Blocks of speech are more common than repetitions (ha-ha-ha-happy) or prolongations (sssssave me a sssssseat). The child often gets stuck on words.
Use of the schwa vowel in repetititons (bu-bu-bu-bat instead of ba-ba-ba-bat).
Expressive and Receptive Language Development
Learning to Listen, and to Understand Language
Language learning starts at birth. Even new babies are aware of the sounds in the environment.
They listen to the speech of those close to them, and startle or cry if there is an unexpected noise. Loud noises wake them, and they become "still" in response to new sounds.
Astoundingly, between 0-3 months babies learn to turn to you when you speak, and smile when they hear your voice. In fact, they seem to recognise your familiar voice, and will quieten at the sound of it if they are crying. Tiny babies under three months will also stop their activity and attend closely to the sound of an unfamiliar voice. They will often respond to comforting tones whether the voice is familiar or not.
Then, some time between 4 to 6 months babies respond to the word "no". They are also responsive to changes in your tone of voice, and to sounds other than speech. For example, they can be fascinated by toys and other objects that make sounds, enjoy music and rhythm, and look in an interested or apprehensive way for the source of all sorts of new sounds such as the toaster, birdsong, the clip-clop of horses' hooves or the whirr of machines.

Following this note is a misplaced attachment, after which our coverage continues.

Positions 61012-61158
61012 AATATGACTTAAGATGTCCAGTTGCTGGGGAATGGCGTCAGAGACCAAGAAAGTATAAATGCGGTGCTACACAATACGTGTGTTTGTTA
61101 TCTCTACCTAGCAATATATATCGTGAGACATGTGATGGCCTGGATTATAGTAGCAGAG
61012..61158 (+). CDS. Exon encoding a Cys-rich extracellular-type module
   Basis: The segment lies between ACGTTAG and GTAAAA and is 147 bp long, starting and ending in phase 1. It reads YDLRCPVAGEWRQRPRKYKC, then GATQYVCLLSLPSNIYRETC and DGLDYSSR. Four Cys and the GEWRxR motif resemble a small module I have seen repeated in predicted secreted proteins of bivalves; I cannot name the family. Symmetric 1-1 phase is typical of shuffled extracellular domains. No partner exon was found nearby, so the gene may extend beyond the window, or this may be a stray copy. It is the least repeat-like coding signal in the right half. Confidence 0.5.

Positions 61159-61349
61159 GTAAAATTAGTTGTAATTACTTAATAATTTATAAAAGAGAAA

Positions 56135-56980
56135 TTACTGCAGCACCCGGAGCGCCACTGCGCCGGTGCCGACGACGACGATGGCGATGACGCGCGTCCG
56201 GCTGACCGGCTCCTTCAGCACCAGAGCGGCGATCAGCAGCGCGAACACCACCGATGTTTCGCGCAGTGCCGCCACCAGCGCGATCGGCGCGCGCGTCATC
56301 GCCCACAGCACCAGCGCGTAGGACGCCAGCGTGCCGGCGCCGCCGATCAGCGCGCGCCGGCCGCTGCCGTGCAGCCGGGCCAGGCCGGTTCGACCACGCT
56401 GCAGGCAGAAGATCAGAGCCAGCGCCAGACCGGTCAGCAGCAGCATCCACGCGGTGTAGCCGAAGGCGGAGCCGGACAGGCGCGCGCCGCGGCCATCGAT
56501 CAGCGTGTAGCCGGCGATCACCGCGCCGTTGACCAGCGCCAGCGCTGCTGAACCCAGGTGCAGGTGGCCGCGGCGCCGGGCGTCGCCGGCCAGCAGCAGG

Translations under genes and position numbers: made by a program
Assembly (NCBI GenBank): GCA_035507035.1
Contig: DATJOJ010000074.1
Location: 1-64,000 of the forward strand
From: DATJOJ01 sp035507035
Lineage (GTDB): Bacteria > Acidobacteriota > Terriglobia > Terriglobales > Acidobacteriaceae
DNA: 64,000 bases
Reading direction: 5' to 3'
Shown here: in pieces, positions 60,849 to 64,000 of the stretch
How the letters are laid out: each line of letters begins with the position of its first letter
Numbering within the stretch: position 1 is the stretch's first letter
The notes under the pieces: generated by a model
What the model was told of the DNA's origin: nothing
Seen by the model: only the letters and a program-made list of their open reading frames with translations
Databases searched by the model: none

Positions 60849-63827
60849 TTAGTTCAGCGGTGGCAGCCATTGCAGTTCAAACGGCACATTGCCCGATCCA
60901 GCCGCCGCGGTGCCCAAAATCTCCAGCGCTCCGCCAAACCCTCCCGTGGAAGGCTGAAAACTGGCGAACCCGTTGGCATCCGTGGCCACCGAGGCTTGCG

The 7 to 12 months timeframe is exciting and fun as the baby now obviously listens when spoken to, turns and looks at your face when called by name, and discovers the fun of games like: "round and round the garden", "peep-oh", "I see" and "pat-a-cake" (These simple games and finger plays have regional names and variants).
It is in this period that you realise that he or she recognises the names of familiar objects ("Daddy", "car", "eyes", "phone", "key") and begins to respond to requests ("Give it to Granny") and questions ("More juice?").
Now your child points to pictures in a book when you name them, and can point to a few body parts when asked (nose, eyes, tummy).
He or she can also follow simple commands ("Push the bus!", "Don't touch; it's hot!") and understand simple questions ("Where's the bunny?", "Who likes Miffy?", "What's in your purse?").